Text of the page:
By W. E. Johns
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Additional resources for Biggles Gets His Men
Ginger tried another angle. " "None whatever," answered Biggles, without looking up. " "He's had something on his mind for a week," put in Algy. "I've met him two or three times and he couldn't even say good morning. " "There have been a lot of people in and out of his office," volunteered Bertie. " Biggles closed his magazine, tossed it on the desk and looked at his watch. "Well, I fancy we shall soon know what it's all about," he averred. " My orders were to report to the conference-room at eleven o'clock.
The position was a delicate one. It wouldn't do to make a mistake. We dare not, without definite proof of what we suspected, impair our relations with other countries—but you will have grasped the significance of the diplomatic angle. Our first steps, therefore, were directed to find out who was behind the thing. It might have been the work of a crank, or a foreign country that was anxious to retard our atomic development. Well, this is what we did. One of our men here, a smart young sergeant of the new school named Tom Gale, was selected for an experiment.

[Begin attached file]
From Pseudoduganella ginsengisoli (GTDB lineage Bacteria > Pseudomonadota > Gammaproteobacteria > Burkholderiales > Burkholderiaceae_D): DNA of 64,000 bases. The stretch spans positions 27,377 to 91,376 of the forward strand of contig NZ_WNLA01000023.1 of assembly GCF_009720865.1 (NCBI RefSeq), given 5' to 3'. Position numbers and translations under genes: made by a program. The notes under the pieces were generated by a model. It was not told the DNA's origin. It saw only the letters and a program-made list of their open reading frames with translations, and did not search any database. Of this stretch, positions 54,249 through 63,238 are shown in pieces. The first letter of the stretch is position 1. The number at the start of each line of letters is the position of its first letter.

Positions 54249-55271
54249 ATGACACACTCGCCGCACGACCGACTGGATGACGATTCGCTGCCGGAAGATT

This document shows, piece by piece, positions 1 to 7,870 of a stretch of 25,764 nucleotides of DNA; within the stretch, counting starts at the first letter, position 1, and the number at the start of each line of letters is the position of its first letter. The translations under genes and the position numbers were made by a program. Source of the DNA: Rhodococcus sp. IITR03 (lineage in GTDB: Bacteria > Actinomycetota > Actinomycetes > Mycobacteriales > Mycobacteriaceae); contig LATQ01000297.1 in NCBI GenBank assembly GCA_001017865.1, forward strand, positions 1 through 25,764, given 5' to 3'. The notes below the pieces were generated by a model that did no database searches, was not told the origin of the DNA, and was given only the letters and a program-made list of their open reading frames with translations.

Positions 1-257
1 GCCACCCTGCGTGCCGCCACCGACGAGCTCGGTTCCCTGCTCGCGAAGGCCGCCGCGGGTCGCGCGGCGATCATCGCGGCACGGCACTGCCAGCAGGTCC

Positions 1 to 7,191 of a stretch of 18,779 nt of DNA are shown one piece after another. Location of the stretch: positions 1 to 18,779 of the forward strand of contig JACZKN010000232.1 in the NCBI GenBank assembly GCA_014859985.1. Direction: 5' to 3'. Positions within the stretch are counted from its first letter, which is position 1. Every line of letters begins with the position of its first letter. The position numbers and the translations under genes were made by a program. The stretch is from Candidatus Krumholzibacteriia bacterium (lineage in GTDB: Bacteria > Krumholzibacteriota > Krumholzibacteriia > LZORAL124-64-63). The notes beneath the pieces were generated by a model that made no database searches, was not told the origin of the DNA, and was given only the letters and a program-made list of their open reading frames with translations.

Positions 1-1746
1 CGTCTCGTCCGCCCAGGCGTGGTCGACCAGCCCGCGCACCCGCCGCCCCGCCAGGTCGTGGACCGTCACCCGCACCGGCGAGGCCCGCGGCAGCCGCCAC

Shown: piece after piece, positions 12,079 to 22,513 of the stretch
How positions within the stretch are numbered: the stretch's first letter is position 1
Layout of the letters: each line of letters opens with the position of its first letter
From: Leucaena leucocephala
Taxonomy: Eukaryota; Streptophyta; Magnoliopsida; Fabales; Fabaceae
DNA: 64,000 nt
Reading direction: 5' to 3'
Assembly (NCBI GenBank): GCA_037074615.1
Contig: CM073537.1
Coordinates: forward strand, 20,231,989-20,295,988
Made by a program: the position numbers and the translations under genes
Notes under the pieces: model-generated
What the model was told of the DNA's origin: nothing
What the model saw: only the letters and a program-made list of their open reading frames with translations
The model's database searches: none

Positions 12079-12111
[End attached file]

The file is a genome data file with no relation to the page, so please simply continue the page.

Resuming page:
For the rest, Biggles, somewhat reluctantly, had accepted Mayne's advice in the matter of disguises. Being forced to operate on foot between their base and the enemy camp, in European clothes they would be conspicuous objects should they be seen, Mayne had argued. Whereas, dressed in the manner of Koreans, they would attract little, if any attention, even if their presence was reported. The country might be depopulated on account of the slave raiders, but there was always a chance that they might be seen by the raiders themselves, stated Mayne.